I comment on this story very cautiously, but it’s something that has quite unsettled me, and I’d like to share it with you readers if I may. Last week, as usual, the Walsall Advertiser dropped onto the doormat and I read it with my usual interest. The paper – the stronger of the two remaining freesheets delivered in Walsall – led with an emotive story about Brownhills’ parish church, St James. It seems that ornaments and other effects left on memorials have been removed due to them being in contravention of Dioscesean regulations (.PDF file, Adobe reader required). The story can be perused online here.
Now, the Walsall Advertiser isn’t generally noted as a reactionary publication, and I’m inclined to take the facts it presents at face value. What concerns me here are not the regulations, but the apparently insensitive manner in which they’ve suddenly and summarily been applied. I’ve no doubt that signs stating the rules have been visible for a long time, but if the ‘problem’ was growing over a period of two years, as Reverend Bishop states, then perhaps the ideal time to deal with the contraventions would have been when they first started to occur. Memorials are intensely private things, and people will leave keepsakes and ornaments if they feel it’s acceptable to do so. I feel that perhaps a quiet word earlier could have prevented the obvious hurt and distress that resulted from what appears to be a rather callous, sudden enforcement of the policy concerned. I also fail to understand why it would not have been possible to post a notice some weeks prior to the clearance taking place, stating the intention to enforce, thus giving mourners the chance to remove tokens and discuss the situation with the Reverend.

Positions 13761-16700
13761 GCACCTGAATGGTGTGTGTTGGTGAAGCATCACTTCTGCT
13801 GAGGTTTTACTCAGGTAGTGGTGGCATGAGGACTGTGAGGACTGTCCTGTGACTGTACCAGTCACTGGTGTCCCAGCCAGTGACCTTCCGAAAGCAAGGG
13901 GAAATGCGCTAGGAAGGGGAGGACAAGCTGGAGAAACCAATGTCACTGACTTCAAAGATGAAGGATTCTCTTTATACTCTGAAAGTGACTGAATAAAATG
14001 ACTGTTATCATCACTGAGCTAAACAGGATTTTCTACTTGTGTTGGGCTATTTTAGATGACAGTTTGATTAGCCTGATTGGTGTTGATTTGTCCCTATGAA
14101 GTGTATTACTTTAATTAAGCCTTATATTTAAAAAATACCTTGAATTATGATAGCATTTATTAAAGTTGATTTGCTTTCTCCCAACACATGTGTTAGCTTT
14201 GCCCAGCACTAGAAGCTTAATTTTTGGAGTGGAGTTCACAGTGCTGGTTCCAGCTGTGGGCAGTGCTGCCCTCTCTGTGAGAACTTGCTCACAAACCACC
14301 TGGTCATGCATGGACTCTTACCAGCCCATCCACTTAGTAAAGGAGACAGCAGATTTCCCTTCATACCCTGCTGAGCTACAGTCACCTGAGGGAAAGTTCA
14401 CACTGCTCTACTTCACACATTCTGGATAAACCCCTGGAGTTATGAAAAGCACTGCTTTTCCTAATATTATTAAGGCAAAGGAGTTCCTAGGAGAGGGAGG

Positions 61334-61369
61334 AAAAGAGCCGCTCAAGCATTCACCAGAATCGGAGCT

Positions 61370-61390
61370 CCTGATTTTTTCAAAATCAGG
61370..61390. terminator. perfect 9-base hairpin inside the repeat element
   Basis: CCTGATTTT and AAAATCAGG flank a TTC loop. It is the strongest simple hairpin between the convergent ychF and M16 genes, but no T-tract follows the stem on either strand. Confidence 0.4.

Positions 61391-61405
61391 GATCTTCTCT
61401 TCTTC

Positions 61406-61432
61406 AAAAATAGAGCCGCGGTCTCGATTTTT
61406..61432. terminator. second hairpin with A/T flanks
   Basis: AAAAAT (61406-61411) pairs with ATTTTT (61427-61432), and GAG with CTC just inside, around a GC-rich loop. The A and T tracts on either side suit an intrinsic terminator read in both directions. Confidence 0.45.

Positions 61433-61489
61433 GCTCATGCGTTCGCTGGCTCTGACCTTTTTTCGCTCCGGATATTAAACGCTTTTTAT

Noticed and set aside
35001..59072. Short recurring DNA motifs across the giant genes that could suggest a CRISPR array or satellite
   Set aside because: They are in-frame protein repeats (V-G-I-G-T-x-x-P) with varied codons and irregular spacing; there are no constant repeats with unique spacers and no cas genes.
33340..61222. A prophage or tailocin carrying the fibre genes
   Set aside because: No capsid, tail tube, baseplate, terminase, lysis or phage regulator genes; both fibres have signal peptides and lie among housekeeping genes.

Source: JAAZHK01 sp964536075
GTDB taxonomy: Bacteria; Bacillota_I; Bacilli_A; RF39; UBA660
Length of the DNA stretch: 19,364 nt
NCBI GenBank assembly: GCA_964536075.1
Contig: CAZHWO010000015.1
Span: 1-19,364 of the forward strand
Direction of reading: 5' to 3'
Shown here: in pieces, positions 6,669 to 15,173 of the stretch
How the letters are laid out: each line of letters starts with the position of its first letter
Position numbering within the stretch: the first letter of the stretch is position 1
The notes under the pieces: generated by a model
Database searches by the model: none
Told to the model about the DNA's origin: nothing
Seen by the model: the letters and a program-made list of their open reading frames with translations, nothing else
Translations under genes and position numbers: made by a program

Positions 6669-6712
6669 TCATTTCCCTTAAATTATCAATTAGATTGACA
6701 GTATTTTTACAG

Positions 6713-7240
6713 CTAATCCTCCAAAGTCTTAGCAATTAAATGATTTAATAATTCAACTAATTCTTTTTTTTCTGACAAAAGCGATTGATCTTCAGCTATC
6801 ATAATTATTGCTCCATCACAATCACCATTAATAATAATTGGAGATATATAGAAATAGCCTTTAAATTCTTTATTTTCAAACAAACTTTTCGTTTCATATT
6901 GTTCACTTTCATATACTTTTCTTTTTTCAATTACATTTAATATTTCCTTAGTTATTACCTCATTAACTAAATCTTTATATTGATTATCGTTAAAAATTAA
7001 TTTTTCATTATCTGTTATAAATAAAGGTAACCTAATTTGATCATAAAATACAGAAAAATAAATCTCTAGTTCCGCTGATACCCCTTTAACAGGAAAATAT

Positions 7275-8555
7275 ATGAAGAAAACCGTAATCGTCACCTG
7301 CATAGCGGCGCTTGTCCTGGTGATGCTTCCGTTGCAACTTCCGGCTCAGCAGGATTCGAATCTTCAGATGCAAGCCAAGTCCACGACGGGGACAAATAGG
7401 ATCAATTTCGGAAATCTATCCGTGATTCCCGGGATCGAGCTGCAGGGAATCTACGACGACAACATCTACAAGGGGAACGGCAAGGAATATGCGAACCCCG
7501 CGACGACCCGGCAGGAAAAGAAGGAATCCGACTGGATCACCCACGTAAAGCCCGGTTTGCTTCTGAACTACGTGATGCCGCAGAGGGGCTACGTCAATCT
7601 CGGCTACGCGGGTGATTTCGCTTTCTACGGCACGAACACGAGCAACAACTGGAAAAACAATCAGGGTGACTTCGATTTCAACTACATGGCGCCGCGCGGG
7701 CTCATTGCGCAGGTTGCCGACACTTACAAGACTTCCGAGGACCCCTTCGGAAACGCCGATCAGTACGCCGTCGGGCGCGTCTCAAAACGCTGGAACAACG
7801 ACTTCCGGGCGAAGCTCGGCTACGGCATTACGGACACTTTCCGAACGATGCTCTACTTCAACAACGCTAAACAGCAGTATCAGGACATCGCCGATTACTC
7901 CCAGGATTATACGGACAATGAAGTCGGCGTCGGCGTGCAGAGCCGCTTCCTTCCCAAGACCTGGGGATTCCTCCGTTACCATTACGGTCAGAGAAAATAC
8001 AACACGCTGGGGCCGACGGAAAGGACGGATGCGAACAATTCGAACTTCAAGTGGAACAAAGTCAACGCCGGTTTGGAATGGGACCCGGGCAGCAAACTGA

I also find it hard to understand the reasoning driving those who would voluntarily undertake such a clearance and apparently dump the items removed in a corner, like so much rubbish. I note from the accompanying pictures that among the discarded miscellany, there appear to be a number of crucifixes. It seems an oddly disrespectful manner in which to treat the symbol of one’s religion; surely a more ordered and considerate accommodation could have been reached.
I’m not a religious man, and have no friends or relations in that particular cemetery. Whilst I consider myself an atheist, I love churches and their architecture, and understand the need for a tidy, respectful place of remembrance. I fully appreciate that sometimes, regulations can be pushed too far and corrective action needs to be taken; but I cannot escape the basic irony of a situation that results from an institution which provides such comfort in parishioners’ darkest hours, choosing to enforce it’s rules in such an apparently insensitive manner. Surely, such a beacon of humanity should be more considerate than this?
If you think I’m wrong, or have anything to add, please feel free to contribute.